Lower Sabie Rest Camp
Kruger National Park
Kruger National Park
Today's plan was the most exciting for Linda. One of the highlights would be going to the penguin colony in Simon's Town southeast of Cape Town.
We were driving along the Indian Ocean shoreline, when someone shouted out "Whale!"
Sure enough, just offshore was a mother Southern Right Whale with a calf.
She was moving very slowly, just sort of lolling in the gentle waves. The calf stayed close on her outside, so it was really tough to see it.
We watched for several minutes as that was an unexpected treat this morning.
We continued on our drive when Linda spotted something in the water. Her first thought was sharks feeding. Jackie said porpoises. It took us awhile to get stopped and pulled over, but six of us piled out of the van and briskly walked back to the action.
Through our binoculars, we could see that it was Cape Fur Seals (actually, sea lions rather than true seals) surfacing with fish and then whipping them in the air in order to rip away some flesh. The gulls were picking up pieces of fish as they scattered. With the zoom lens, I was able to get this shot of a sea lion sending a fish flying.
Another great wildlife experience!
Before we got too much farther, Tony insisted that we stop at Dixie's Restaurant & Bar ....
where we sat on the porch overlooking the ocean and enjoyed some Dom Pedros (ice cream & Kahlua drinks).
Soon, we were on our way again.
Next stop: Boulders Beach, Simon's Town - Home of a small African Penguin colony. A pair of "Jackass" Penguins (named that because of their donkey-like braying) settled on this beach in 1983. Through breeding and immigration the colony has grown rapidly. Not too long ago, their name was officially changed to African Penguins, and they are the only species of penguin to reside on the African continent (there are larger colonies but none quite so easy to get to as the Boulders Beach colony). In 2010, they were designated as an "endangered" species.
Boulders Beach is a small section of Table Mountain National Park that is separate and in the midst of a residential area in Simon's Town.
It used to be that you could walk right on the beach and even swim with the penguins if you were willing to brave the cold water. But now there is an elevated boardwalk and you can't "be" with the penguins, which was disappointing to Linda.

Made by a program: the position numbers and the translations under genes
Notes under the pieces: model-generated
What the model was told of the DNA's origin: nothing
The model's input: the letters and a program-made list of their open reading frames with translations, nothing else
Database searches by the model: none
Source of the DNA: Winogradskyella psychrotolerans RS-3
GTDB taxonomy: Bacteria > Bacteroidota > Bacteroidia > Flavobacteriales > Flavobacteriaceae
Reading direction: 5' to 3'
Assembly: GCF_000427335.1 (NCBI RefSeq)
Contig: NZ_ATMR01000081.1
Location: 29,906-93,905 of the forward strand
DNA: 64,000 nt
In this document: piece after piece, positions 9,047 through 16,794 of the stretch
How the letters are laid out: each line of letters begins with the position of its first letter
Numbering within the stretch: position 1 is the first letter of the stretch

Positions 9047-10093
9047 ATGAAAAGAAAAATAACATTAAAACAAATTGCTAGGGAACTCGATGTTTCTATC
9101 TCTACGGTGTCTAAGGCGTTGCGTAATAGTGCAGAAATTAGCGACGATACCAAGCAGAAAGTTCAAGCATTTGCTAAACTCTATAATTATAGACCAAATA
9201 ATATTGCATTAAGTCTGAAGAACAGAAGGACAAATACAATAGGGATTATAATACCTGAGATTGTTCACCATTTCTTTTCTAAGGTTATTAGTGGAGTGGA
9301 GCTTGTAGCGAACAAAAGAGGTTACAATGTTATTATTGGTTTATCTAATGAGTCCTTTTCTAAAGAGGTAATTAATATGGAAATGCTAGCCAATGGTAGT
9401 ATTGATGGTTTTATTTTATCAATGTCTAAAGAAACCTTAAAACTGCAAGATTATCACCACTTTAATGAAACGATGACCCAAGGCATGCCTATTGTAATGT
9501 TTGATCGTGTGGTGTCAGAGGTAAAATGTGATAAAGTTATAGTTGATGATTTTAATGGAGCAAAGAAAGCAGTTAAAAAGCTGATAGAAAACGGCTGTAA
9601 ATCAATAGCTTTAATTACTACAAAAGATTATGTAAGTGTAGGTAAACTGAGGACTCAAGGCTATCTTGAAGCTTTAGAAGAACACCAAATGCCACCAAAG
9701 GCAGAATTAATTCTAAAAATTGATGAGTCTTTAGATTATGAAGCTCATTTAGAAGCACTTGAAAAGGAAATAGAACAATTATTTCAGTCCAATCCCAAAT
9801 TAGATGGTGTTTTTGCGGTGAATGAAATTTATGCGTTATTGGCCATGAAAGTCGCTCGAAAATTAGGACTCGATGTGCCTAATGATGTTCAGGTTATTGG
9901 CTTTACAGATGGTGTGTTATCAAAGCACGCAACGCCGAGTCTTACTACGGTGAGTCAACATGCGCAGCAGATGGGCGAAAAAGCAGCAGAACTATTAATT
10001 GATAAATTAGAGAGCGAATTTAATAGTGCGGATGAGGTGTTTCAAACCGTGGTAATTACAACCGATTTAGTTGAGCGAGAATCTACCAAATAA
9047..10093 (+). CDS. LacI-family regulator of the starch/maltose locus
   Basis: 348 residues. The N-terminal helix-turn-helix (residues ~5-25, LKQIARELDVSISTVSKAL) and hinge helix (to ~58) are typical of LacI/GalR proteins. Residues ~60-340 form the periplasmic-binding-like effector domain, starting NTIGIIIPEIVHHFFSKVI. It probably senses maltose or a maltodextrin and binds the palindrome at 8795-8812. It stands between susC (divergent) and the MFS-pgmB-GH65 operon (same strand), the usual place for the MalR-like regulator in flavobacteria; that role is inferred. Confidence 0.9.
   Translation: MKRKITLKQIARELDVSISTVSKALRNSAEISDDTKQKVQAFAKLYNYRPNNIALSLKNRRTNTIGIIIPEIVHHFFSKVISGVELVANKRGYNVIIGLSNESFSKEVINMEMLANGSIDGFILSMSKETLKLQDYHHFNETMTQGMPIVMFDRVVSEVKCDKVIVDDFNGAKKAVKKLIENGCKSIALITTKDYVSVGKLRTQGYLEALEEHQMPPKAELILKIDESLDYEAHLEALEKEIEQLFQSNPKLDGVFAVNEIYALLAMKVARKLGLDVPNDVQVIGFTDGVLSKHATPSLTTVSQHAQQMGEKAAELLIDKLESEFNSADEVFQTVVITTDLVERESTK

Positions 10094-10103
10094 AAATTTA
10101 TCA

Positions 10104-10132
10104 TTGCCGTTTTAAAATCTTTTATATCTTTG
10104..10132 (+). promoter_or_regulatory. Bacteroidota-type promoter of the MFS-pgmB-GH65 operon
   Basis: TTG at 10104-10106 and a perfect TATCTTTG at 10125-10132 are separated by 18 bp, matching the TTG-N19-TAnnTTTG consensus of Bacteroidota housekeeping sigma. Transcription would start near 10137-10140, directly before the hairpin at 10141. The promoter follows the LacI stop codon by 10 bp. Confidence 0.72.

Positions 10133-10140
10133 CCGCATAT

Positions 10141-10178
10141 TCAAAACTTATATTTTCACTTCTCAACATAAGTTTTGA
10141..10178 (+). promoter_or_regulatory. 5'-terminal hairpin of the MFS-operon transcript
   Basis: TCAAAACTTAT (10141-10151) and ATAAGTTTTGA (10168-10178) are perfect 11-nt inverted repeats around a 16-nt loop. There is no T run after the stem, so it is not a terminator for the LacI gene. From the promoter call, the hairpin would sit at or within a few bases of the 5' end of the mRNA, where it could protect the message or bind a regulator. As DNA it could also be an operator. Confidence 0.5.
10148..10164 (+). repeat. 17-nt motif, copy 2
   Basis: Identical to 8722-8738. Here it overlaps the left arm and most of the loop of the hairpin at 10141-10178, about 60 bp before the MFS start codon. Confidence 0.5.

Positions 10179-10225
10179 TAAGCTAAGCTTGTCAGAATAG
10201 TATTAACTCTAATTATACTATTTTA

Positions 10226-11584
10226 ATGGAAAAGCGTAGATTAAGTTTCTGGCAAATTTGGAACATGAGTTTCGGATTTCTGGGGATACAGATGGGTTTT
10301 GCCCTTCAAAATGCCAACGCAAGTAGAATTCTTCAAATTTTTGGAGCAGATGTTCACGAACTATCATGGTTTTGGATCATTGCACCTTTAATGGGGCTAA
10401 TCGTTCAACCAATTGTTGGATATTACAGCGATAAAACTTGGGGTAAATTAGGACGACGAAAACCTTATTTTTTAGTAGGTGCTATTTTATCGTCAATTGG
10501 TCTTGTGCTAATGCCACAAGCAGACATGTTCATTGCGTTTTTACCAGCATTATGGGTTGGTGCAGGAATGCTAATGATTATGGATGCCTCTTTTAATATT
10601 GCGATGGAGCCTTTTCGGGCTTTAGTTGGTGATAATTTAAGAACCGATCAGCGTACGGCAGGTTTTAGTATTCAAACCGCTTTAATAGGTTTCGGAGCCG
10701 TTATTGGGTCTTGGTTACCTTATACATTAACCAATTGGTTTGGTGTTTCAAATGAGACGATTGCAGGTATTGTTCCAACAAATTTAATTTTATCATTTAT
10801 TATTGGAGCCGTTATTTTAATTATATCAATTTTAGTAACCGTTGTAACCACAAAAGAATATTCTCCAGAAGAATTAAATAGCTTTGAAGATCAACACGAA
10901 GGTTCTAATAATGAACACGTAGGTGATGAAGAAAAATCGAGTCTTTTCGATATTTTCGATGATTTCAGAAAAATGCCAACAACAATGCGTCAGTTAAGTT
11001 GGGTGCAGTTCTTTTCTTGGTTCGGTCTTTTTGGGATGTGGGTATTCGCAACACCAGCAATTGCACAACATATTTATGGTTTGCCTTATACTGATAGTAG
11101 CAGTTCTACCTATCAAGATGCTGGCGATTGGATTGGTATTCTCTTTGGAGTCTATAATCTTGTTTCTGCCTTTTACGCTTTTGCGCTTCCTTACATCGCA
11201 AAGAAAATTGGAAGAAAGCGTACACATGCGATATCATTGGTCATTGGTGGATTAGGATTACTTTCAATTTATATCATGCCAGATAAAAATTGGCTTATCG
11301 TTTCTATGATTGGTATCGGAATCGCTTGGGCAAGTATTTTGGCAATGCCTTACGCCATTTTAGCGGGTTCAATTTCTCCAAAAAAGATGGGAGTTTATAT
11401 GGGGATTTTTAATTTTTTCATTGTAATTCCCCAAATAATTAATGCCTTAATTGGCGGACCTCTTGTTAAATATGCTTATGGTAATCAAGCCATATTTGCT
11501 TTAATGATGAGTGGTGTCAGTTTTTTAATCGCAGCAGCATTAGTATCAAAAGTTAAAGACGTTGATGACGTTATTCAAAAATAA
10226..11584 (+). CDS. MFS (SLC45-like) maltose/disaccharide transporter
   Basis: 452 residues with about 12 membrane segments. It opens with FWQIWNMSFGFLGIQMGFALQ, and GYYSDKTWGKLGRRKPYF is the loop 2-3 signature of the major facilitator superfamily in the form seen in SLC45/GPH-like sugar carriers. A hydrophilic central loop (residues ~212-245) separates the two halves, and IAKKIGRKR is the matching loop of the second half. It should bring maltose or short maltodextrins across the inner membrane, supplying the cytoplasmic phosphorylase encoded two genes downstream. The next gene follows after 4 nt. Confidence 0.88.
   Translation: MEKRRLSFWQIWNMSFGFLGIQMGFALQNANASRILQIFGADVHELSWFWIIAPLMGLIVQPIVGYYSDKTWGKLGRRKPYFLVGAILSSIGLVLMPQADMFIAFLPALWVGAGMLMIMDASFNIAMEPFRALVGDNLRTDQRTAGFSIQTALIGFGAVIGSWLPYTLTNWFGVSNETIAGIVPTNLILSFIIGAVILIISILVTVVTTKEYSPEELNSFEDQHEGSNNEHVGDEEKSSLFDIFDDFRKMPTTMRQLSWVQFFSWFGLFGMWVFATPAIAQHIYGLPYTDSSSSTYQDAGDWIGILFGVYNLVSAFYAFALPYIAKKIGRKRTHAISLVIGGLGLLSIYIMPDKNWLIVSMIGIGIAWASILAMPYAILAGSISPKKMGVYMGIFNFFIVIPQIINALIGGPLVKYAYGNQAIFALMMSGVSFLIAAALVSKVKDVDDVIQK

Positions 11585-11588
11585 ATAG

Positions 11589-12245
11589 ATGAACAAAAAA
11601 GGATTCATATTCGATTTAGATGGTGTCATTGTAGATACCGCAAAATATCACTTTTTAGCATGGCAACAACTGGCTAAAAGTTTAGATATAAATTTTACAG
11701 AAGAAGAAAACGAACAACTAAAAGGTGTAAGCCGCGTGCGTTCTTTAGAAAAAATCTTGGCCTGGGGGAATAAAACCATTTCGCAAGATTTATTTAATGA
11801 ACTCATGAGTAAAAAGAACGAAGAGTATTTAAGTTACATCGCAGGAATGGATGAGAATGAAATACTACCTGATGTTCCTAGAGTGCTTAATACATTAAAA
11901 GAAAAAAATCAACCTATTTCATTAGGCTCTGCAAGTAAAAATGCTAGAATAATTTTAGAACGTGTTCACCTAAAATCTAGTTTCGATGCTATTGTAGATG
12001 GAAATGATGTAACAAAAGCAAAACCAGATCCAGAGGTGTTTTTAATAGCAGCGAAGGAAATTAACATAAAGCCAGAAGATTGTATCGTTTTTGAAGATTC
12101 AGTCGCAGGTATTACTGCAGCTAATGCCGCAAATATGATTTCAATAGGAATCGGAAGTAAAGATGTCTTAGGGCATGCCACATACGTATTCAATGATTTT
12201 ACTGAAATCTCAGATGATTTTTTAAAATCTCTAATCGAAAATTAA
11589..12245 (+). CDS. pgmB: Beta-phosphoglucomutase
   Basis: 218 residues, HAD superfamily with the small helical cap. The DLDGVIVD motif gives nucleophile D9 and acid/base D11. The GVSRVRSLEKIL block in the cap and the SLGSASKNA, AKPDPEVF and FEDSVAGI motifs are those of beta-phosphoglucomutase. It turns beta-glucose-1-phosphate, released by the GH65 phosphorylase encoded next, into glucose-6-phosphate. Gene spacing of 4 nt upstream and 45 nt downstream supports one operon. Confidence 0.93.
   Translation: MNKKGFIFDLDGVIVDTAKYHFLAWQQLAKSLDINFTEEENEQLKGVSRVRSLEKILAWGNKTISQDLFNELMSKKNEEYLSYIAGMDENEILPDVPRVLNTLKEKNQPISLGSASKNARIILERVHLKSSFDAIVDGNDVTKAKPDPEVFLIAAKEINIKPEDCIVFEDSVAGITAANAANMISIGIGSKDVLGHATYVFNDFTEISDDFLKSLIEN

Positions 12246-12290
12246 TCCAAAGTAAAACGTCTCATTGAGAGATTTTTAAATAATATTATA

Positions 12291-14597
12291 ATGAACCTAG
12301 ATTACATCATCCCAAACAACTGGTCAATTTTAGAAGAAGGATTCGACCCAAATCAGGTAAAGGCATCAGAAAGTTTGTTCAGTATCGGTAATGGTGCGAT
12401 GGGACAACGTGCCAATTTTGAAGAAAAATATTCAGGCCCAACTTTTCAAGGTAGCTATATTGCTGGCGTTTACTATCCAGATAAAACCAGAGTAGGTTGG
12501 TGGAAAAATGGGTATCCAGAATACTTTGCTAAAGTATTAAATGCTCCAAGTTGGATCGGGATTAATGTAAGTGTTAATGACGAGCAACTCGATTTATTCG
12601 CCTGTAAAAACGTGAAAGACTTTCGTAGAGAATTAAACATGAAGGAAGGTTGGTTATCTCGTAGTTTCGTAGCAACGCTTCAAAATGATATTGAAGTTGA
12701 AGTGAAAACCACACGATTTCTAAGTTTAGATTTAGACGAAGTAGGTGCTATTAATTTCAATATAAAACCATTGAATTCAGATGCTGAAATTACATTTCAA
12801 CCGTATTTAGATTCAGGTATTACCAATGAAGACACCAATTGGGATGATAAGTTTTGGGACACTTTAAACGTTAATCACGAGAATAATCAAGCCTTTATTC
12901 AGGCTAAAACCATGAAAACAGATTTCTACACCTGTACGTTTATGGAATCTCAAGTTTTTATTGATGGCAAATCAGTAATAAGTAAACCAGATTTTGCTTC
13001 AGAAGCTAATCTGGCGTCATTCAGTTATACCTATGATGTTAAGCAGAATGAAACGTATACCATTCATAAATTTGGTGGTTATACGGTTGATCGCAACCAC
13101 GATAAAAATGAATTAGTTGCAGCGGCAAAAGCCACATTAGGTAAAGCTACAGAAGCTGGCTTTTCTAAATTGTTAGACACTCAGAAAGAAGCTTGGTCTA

However, you can still get pretty close to the penguins. Here is Linda and Carolyn with a couple of the little birds in the background.
Linda is reading a book about these penguins, how they came to be here, and the conservation efforts to protect them. She has become quite knowledgeable about them, and she was sharing tidbits with the rest of us.
There were penguins scattered around. Some were seeking shade in the bushes and under the boardwalks while others were taking in the warmth of the sun on the rocks.
We have lots of penguin photos. Mostly, they were sleeping and sun-worshiping.
Eventually, they started to move around a bit. This pair wandered down to the water where they got drinks and swam for a few minutes. They don't move very fast, but they are much more fun to watch when they are doing something other than standing or sleeping.
It was a gorgeous setting for these "city" penguins.
As we walked back up the boardwalk, we saw the numerous nesting dens created for these special birds.
Well, the others left the beach long before, Linda, Carolyn, and myself. As they departed, they informed me "It's your job to get your wife."
She could have stayed there all day watching the subtle interactions and amusing antics. Alas, we had to move on.
On the way out, I got a shot of this beautifully colored chameleon.
Once we had finished at Boulders Beach, we headed back northwest, crossed over the mountains and got on the Chapman's Peak Drive along the coast of the Atlantic Ocean.
We were able to pull off at a couple of turnouts to get photos of the magnificent coastal scenery.
Farther up the road we pulled off at another lookout for a view of Hout Bay.
Chapman's Peak Drive is considered one of the most scenic drives in the world, and we certainly couldn't argue with that. Wow!
Eventually we descended down into the town of Hout Bay. We made one more stop to see the bronze leopard statue that represents the wildlife that once roamed this peninsula.
Continuing around the bay to the harbor, Jackie & Tony selected Mariner's Wharf for a late lunch.
It was a bit too windy and cool to sit outside on the deck, so we settled into a spot in the back of the dark restaurant with windows looking out over the harbor.
Here's a view of the town from the restaurant. The setting is beautiful.
While we waited for our meals, we watched sea lions patrol for scraps from the fishing boats which made for a colorful photo.
While several of us had Kingclip filets with their famous frothy butter sauce, Linda had the Ocean Fiesta - a fresh fish filet basted with honey and wholegrain mustard over a bed of sauteed potatoes. My mouth waters just looking at the photo.
It was another fabulous meal. And we topped it off with a delicious, warm brandy tart with ice cream. It was sort of a cross between bread pudding and a cake-like dessert. Wow ... again.
After lunch, a few of us wandered outside to see if we could get some close-ups of the sea lions. I got one acceptable shot.
Next, we all piled back in the van for the trip along the affluent side of the coast and back through Cape Town to our B & B north of the city.
What a day! Hope you enjoyed the journey.
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